Complications that result in death either during pregnancy, childbirth or soon after delivery are some of the most tragic instances of fatality — commonly referred to as maternal mortality. What is fortunate is that these causes of death are generally preventable; what is unfortunate is that we are not doing a very good job of it.
It’s a collective “we” that refers to both our country and our state. According to the Centers for Disease Control and Prevention (CDC), the likelihood of dying from childbirth or pregnancy-related causes is higher in the United States than in all other developed nations. The state of Arkansas ranks as third-worst in the country, with a rate of 35 maternal deaths per 100,000 live births, compared to the national average of 20.
The CDC also estimates that 60,000 women who are new mothers experience serious or life-threatening complications every year — known as serious morbidity — a number that has almost doubled over the past 20 years. In addition, the risk of pregnancy-related deaths among black women is about three to four times higher than in white and Hispanic women.
According to the Arkansas Foundation for Medical Care (AFMC), the reasons behind these disheartening numbers in the U.S. and Arkansas revolve around the following factors: lack of access to health care, pre-existing chronic conditions such as pre-pregnancy obesity, hypertension, diabetes and cardiovascular disease; increases in maternal age; increases in drug addiction; the use of tobacco products and alcohol during pregnancy.
The AFMC also estimates that many of these causes are highly preventable, such as the failure to adequately control blood pressure in women with hypertension, failure to diagnose and treat pulmonary edema in women with preeclampsia and insufficient attention to vital signs or hemorrhage following a cesarean birth (C-section).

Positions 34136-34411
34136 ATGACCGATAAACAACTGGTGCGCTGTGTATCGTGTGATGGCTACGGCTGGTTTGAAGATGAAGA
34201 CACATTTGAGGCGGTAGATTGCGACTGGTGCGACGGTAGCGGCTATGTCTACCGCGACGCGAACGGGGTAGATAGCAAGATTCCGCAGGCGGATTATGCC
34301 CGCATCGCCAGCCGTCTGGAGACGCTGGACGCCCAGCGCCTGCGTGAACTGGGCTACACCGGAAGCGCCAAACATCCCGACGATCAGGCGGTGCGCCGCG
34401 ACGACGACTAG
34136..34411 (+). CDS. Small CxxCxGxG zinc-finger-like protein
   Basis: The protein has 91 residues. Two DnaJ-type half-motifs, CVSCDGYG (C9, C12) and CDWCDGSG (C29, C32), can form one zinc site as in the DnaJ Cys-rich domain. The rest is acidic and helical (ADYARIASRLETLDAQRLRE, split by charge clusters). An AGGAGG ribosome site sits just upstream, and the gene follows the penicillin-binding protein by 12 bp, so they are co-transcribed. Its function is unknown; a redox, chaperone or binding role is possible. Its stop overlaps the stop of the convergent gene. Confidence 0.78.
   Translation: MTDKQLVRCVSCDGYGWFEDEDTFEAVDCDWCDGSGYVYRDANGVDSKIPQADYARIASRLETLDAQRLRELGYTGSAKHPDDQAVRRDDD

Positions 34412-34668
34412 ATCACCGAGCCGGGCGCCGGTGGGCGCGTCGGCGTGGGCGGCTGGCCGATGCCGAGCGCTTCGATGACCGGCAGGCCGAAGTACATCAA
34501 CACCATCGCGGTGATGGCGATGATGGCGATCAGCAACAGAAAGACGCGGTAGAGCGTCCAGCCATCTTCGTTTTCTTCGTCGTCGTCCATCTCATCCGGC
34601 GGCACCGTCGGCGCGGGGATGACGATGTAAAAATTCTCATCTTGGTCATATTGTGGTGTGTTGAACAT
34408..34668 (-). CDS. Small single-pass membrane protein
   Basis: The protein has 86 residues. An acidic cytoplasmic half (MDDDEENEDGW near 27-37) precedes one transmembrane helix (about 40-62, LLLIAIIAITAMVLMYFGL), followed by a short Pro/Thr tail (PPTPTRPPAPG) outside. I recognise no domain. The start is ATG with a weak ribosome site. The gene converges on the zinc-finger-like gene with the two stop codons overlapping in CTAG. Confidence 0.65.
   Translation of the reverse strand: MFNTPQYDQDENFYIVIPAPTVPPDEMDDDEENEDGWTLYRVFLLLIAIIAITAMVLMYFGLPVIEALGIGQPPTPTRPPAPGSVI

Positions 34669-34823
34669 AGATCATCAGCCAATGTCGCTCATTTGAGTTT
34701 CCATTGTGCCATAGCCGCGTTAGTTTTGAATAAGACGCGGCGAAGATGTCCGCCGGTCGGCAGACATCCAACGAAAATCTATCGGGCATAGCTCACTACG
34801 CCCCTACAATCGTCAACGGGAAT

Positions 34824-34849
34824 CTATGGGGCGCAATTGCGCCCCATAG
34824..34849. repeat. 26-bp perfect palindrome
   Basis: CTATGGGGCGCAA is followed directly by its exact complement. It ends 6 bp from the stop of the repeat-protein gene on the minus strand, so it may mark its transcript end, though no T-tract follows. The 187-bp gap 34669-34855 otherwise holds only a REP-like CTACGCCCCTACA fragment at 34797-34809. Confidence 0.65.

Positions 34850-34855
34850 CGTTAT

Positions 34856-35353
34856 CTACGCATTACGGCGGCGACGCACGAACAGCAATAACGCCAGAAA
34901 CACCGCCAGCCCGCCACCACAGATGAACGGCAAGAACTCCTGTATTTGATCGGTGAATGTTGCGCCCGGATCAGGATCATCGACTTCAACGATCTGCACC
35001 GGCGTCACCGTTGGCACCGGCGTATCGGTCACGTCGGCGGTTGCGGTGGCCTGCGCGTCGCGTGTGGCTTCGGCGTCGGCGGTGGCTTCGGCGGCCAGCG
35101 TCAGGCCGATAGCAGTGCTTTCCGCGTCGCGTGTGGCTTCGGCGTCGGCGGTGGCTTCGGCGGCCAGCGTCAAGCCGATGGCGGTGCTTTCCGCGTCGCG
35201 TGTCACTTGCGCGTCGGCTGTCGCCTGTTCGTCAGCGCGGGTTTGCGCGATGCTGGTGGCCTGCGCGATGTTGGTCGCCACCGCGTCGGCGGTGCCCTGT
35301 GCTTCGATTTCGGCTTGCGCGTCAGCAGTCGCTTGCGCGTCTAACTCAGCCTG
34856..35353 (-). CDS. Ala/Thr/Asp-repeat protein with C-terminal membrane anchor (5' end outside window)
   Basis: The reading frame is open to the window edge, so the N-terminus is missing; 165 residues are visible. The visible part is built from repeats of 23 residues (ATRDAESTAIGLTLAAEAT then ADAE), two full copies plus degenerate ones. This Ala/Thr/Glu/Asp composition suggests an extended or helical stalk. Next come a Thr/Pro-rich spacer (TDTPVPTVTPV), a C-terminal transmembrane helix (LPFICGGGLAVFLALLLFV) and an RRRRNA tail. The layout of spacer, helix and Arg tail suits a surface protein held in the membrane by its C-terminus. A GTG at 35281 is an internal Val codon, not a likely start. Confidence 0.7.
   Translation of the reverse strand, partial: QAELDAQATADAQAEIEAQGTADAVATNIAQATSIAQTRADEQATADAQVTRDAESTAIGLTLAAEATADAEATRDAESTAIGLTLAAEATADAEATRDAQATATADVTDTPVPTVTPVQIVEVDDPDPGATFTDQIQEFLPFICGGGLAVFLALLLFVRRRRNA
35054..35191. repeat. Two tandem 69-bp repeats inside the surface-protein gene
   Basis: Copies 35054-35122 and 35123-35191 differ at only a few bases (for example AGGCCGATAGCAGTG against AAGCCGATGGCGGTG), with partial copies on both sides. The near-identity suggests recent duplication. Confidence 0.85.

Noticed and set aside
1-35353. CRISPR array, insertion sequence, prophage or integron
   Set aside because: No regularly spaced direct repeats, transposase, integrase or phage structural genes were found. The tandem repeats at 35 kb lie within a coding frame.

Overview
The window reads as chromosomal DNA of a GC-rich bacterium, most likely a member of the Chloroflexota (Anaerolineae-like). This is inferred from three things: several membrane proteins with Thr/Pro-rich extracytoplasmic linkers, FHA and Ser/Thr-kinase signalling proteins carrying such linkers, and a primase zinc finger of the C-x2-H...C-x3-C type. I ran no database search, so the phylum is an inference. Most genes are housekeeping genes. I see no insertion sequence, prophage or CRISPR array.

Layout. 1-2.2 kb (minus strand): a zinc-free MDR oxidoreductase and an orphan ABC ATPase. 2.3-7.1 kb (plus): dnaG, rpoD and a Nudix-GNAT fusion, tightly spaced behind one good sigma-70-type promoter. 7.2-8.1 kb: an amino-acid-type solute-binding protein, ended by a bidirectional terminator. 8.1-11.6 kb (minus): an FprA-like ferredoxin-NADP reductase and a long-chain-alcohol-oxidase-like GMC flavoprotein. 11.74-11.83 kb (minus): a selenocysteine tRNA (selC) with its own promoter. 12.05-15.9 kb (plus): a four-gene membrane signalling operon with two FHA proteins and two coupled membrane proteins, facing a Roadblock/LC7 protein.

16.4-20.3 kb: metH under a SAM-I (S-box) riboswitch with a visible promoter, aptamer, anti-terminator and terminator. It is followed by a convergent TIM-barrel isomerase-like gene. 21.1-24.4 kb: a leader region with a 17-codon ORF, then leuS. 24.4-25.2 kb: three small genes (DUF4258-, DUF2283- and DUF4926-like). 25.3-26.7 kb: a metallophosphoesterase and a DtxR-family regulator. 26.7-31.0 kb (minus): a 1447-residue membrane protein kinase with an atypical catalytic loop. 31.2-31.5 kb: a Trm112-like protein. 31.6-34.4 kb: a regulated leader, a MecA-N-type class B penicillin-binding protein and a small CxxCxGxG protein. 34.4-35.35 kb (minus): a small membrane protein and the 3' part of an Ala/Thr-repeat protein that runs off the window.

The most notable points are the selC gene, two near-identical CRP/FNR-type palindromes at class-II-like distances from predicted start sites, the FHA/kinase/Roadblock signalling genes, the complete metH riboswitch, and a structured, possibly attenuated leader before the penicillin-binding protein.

Organizations like the AFMC, the Arkansas Department of Health, and many others, are working diligently to reduce the rate of maternal mortality and serious morbidity in Arkansas. Through increased access to medical care, equipping hospitals with the right tools to treat elevated issues and educating new and expecting mothers on the causes for complications, it is heartening that we might be able to make that goal a reality.
New mothers should be hyper-aware and keep in mind the following warning signs, according to the AFMC:
• Bleeding that’s heavier than normal menstrual periods or worsens
• Discharge, pain or redness that does not go away or gets worse
• Feelings of sadness that last longer than 10 days after giving birth
• Fever higher than 100.4˚ F
• Pain or burning when going to the bathroom
• Pain, swelling and tenderness in legs, especially the calves
• Red streaks on breasts or painful lumps in a breast
• Headache that does not get better after taking medicine or headache with vision changes
• Severe pain in lower stomach, feeling nauseous or vomiting
• Foul-smelling vaginal discharge
Critical Warning Signs:
• Bleeding that can’t be controlled
• Chest pain
• Trouble breathing
• Shortness of breath
• Signs of shock
• Mother has thoughts of hurting herself and/or the baby